The Nature Trust of British Columbia’s land holdings in the South Okanagan have grown.
The organization announced Wednesday it has completed the purchase of an 80-acre area in the White Lake Basin that’s home to several endangered species.
Park Rill Creek winds through the property, providing habitat to creatures like the endangered Half-moon Hairstreak butterfly and rare Painted Turtle. The property is rich in vegetation, desert grassland, broadleaf woodlands and sagebrush, which provides ample nesting opportunities for the Sage Thrasher.
“Thanks to the outstanding support of key partners and individual donors, we are able to protect this important habitat for a wide range of wildlife and plants. This property connects to other Nature Trust lands, expanding conservation in the South Okanagan,” said Nature Trust CEO Jasper Lament.
The Park Rill Creek property will be added to the trust’s White Lake Basin Biodiversity Ranch complex, one of the largest intact grasslands in the region. The ranch is an innovative program where the trust works with a ranching family to help protect species at risk while they maintain a viable ranching operation.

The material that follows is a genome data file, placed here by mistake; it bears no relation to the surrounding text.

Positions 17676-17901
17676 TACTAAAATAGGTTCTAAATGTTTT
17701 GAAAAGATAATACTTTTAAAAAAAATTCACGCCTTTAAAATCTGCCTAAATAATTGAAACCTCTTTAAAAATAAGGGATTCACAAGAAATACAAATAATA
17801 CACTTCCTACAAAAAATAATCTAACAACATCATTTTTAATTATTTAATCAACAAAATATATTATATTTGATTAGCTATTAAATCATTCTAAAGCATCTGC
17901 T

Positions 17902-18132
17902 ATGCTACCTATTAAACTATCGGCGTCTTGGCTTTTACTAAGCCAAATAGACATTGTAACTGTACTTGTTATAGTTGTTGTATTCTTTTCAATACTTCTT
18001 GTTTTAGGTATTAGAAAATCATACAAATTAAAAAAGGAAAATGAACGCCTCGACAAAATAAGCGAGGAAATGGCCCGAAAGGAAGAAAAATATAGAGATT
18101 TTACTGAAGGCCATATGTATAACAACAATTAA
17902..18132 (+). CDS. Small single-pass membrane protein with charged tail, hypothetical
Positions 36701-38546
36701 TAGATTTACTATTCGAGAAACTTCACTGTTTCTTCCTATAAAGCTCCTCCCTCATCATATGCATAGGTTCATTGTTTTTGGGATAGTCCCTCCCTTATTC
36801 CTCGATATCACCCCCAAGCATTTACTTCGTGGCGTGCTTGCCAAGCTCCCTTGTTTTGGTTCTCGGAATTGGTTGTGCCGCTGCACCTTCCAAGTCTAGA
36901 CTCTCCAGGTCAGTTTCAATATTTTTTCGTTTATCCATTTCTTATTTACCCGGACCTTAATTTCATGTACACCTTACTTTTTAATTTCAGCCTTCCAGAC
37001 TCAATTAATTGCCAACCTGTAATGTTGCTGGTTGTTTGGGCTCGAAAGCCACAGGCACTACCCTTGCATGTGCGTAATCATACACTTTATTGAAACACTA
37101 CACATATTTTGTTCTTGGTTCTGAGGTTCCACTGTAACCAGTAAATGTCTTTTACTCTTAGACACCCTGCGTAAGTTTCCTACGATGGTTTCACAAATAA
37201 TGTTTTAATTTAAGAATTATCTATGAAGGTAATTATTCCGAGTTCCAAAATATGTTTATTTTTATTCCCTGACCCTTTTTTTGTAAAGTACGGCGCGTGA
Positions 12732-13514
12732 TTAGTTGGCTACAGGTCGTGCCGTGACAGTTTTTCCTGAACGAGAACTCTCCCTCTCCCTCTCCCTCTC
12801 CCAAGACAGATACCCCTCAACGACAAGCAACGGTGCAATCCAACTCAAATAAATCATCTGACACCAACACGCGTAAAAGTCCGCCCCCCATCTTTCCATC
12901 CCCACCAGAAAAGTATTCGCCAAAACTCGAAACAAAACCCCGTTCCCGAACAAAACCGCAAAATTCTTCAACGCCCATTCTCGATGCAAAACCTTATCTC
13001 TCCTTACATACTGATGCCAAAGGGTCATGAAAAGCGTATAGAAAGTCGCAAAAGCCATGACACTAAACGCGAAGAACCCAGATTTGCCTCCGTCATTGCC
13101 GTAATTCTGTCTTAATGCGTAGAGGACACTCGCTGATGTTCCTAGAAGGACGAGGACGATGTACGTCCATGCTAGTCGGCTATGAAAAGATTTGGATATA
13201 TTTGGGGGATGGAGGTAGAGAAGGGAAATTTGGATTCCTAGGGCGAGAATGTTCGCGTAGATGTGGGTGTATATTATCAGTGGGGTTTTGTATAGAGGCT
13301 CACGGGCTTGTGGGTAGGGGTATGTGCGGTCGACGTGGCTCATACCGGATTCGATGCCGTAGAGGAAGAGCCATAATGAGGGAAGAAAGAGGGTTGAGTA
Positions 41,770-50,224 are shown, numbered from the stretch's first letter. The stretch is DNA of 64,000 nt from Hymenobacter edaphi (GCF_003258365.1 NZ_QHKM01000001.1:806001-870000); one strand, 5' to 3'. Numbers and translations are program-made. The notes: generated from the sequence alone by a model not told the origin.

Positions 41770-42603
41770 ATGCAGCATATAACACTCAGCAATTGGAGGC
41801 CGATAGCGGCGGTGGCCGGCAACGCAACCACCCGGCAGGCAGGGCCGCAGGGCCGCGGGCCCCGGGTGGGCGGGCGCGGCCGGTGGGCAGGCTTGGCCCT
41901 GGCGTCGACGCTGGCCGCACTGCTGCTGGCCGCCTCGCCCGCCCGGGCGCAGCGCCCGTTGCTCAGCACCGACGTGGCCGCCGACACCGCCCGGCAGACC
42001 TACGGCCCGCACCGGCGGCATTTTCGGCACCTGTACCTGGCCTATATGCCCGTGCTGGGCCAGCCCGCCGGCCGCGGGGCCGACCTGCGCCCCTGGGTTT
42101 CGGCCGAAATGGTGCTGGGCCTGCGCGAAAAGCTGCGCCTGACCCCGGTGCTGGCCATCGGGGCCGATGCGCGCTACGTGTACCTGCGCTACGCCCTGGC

“The White Lake Basin is one of the gems in The Nature Trust of BC’s conservation land portfolio,” says Nick Burdock, Okanagan Conservation Land Manager. “The Park Rill Creek property is one of the finest examples of mixed riparian habitat along the Park Rill corridor. You really get the sense that this piece of land has been cared for in a way that protected its conservation values.”
Funding for the purchase was provided by several nonprofits, businesses and private donors, including the Habitat Conservation Trust Foundation, South Okanagan Conservation Fund which is overseen by the Regional District of the Okanagan-Similkameen, Burrowing Owl Estate Winery, the South Okanagan Naturalists’ Club and more.